We had a special visit today as we were greeted by a small pod of pilot whales, lazily turning through Tara’s bow wave. They curiously played before a quick flick of their tails sent them sinking head first to disappear into the depths.

Having spent a couple of days on board, we are now learning the ropes of the sailing life. During night watch with a seaman, we have the opportunity to learn the rich history of Tara and listen to the stories of each crew member. Many of their fascinations with the ship stemmed from a young age. The chief engineer Charli, sighted Tara in a French mariner at the age of 19 and has chased the ship since, now finally able to fulfil her dream of working on the schooner. She views her long awaited position on Tara as an example that “through hard work and persistence you can reach your dreams”. With many adventures to share, my favourite is when she turned off all the electronics and sailed across the Atlantic navigating only by starlight. 

Francois’ skin, like the rest of the crew, is dark and tanned from a life on deck. He is chief of deck, but also has a sharp eye for photography and filming with a lot of his drone footage used for Tara promotion. We just celebrated his 57th birthday yesterday on board. He is an amusing character, always joking and the first to start a tea towel war. Before sailing, he was a surfboard shaper in a small shop on the coast of France and can still flick a loose, double shaka with a heavy French “Hang Ten”! He has called Tara home for ten years, during which time she has taken him all across the world. His stories are filled with humpback whale calves, large reef sharks, extraordinary fish and navigation through icebergs. He has incredible footage from swimming amongst a mega pod of eagle rays, all launching out of the water in a hilarious attempt to fly. After dinner, he pulled out some scrolls of special paper bought from Japan when Tara had visited. Each contained print reliefs h  e had made of fish and octopuses from around the world. Just as Japanese fishermen did in the past, he records his catch on parchment using this traditional art of Gyotaku, with even the smell still faintly embedded. Sometimes he adds colour and paint to the print, bringing the fish to life.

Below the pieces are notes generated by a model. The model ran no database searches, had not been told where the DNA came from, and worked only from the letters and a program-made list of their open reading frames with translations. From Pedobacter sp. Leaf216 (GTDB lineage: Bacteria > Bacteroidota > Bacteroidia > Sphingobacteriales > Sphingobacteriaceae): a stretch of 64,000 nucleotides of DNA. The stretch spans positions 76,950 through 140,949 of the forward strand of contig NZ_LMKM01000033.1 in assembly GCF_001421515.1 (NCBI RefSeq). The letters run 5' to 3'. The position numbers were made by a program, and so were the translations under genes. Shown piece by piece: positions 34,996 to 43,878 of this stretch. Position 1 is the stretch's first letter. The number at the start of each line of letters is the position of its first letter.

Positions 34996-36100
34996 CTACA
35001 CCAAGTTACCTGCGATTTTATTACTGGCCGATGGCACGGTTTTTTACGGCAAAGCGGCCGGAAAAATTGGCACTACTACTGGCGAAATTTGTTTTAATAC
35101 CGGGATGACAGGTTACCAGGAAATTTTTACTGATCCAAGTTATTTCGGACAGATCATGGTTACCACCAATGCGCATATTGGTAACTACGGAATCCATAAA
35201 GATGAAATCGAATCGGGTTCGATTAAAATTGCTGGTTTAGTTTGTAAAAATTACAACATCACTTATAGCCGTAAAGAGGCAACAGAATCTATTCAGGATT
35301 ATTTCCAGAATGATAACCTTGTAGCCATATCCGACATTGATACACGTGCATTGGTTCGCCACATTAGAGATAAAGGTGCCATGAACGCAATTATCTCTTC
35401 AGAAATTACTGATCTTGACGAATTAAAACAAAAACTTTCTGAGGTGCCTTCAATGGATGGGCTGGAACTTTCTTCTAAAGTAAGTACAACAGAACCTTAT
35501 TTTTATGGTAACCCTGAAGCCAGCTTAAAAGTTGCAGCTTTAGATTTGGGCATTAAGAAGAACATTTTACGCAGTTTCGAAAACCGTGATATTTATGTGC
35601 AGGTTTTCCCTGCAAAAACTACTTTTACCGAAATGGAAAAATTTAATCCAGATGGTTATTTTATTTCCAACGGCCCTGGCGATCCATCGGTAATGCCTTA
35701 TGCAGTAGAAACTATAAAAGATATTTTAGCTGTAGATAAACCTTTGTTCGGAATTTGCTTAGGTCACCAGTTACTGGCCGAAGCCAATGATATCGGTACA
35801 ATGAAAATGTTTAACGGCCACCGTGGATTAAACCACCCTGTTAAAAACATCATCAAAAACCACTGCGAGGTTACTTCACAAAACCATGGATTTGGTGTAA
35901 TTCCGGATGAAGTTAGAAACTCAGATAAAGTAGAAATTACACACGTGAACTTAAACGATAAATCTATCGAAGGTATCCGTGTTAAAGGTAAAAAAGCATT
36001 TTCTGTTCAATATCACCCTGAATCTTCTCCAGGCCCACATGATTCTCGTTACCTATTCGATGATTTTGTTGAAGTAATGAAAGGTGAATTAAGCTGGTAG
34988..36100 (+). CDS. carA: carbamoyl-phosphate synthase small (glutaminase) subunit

Without a permit in the Caribbean, sample collection is currently on hold and we eagerly await our arrival in American waters to continue. This has allowed us to fully exploit the time of the two American scientists on board, Cael and Tom, who are no doubt overwhelmed by my persistent line of questioning. Aerosol samples allow us to monitor air quality, with samples taken for both microscopy and chemical analysis. The blackened filter paper from passing Panama City is contrasted with the white, pristine samples taken from the middle of the Caribbean Sea. This provides a confronting and immediate view of the pollution occurring.